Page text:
The bustling atmosphere is conducive to dining alone, which I normally avoid like the plague. But I didn't mind it here, and when I remarked to the man next to me how delicious the food was, he said he dines there at least three times a week. Armed with that knowledge, I wasn't about to let him go back to his novel. He raved about everything, especially the pizza. He also indicated a dish popular with the lunchtime crowd is chicken salad cradled in an acorn squash. Intriguing. Sounds like I'll be back this fall.
I told him I was surprised that no one was tipping the food runners, who happily checked on me and refilled my refreshing raspberry tea, offering to put it in a to-go cup since I was leaving. He said patrons tip at the counter, which I always do anyway when I see a tip jar, and the employees split the pot. On my way out, I threw in some additional "bread" of my own and bought a loaf of "pane rustica" (rustic bread) to take home.
Because I like to visit a restaurant a couple times before I start blogging about it, I returned yesterday with Hubmeister, who was primed to emerge from his dining-out doldrums. I grabbed a raspberry tea at the counter and a table at 11:45. By noon, the place was filling up fast. Seated on the table-service side this time, I noted laminated menus and a printout of specials placed on each table. A couple of women were seated at the bar and the bartender was waiting tables. Since you've now got the lay of the land, I'll cut to the food.
We ordered off the specials menu, which included a wide assortment of innovative salads, sandwiches and entrees. One entree was called "Shut up and eat! Don't ask, you'll love it!" and I was tempted by the mystery, but I ordered the Marsala-grilled portobello mushroom topped with tomatoes, arugula and grilled red onions. The douse of flavorful Gorgonzola and herb aioli convinced me that careful attention to sauces and spreads - not to mention the bread - are helping set this place apart. My rustic Italian bread was toasty and buttery. The ho-hum cold roasted potatoes and an olive came alongside the sandwich.
Hubmeister ordered an entree described as pear and cheese fiocchi, blackened chicken, cranberries, shallots, arugula, toasted garlic and Madeira brown butter. This selection shot him out of the recesses of the dining trenches. He didn't converse much at this meal, except for raving about his lunch, as he gorged himself with his newfound friend - fiocchi. He showed his love for me, however, by parting with some of that fiocchi and chicken.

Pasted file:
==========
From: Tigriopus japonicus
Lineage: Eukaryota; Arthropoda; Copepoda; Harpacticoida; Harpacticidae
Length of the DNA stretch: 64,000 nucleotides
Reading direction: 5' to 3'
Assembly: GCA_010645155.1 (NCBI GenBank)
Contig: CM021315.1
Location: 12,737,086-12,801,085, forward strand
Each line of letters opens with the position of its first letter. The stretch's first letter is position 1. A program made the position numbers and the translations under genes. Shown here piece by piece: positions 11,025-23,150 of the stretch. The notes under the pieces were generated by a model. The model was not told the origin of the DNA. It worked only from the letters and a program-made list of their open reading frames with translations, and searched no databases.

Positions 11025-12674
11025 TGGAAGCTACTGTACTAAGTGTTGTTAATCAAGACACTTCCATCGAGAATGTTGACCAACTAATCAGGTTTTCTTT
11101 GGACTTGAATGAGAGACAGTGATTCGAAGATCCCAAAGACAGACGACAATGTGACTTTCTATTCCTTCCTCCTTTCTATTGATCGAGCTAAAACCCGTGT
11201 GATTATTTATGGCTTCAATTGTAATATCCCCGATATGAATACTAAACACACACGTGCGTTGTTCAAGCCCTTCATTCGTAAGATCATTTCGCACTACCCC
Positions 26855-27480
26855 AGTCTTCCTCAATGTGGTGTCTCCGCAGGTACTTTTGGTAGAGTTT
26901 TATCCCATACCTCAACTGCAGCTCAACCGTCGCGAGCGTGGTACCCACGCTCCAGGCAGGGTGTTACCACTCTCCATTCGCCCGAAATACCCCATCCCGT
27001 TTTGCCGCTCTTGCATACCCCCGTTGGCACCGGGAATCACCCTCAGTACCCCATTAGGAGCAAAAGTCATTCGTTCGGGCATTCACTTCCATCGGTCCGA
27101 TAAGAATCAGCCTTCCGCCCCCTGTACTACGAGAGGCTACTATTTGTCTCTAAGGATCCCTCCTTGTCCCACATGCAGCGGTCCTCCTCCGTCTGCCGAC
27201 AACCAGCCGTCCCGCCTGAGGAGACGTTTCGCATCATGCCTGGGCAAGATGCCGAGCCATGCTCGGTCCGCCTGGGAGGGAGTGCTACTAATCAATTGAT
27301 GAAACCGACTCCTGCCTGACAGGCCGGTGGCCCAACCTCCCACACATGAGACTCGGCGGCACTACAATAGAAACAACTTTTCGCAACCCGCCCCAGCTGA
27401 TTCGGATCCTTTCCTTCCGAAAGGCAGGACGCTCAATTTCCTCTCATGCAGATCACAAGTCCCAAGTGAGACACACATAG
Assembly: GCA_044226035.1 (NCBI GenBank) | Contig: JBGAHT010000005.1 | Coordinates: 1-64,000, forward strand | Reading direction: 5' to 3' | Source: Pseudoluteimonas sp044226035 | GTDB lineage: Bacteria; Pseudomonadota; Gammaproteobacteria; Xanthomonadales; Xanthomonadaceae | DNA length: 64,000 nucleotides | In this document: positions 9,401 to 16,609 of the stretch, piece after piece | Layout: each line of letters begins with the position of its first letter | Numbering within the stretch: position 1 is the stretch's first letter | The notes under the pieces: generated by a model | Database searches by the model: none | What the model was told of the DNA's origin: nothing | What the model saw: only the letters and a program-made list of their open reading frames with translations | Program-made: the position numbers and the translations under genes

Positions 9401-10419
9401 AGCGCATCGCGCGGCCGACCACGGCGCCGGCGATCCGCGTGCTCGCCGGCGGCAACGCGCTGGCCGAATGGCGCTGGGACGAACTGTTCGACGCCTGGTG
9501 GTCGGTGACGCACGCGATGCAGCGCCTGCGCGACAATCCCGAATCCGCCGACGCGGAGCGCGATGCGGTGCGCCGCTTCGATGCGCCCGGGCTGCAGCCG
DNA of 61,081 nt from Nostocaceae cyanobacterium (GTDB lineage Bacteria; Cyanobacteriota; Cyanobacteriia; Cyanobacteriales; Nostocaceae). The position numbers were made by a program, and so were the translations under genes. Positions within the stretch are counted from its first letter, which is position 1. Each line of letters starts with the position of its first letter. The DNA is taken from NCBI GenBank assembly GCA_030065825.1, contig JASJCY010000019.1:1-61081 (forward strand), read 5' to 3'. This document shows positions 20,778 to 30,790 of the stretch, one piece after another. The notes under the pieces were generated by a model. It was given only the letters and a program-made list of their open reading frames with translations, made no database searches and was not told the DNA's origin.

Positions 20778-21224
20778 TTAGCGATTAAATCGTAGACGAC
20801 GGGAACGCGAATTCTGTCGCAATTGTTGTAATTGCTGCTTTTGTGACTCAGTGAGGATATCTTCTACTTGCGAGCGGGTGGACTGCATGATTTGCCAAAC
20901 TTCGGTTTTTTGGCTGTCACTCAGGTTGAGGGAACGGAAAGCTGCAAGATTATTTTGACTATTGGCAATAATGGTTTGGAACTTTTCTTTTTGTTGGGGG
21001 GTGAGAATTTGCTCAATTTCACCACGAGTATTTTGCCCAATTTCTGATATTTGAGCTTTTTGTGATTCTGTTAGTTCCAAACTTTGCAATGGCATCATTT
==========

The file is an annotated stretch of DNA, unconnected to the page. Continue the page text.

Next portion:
Fiocchi, which was completely foreign to me, are cute little ruffly pouches of pasta. These contained ricotta and some other cheeses that imparted a sweetness from the pear. In contrast, the blackened chicken was salty and spicy. The fiocchi and chicken were served atop arugula swimming in a sinful pool of brown butter, cranberries, shallots and slices of toasted garlic. The roll, at the top of the photo, came in handy for sopping it all up. All I can say is, "Wow!" This was 12 bucks well spent. FYI, my sandwich was $9. Our total bill for this stellar meal, including tax and tip, was around $30.
Not one to pass up phenomenal crispy-crust breads - there are nine or 10 varieties from which to choose - I bought a loaf to go and a croissant for the teenager at school. Unfortunately for him, he waited too long to eat it and, winning no mother-of-the-year award for this gluttonous act, I confess I just ate it. Could you pass up a flaky croissant, knowing it was filled with almond pastry cream? (I'll get him another one.)
In my experience, Zagat is pretty reliable when it comes to rating restaurants. In this case, it was spot on. With any luck, Tampa's culinary world will expand and more restaurants will warrant outstanding Zagat ratings. Maybe I'll renew my subscription after all.
Pane Rustica Bakery & Cafe
3225 South MacDill Avenue, Suite 119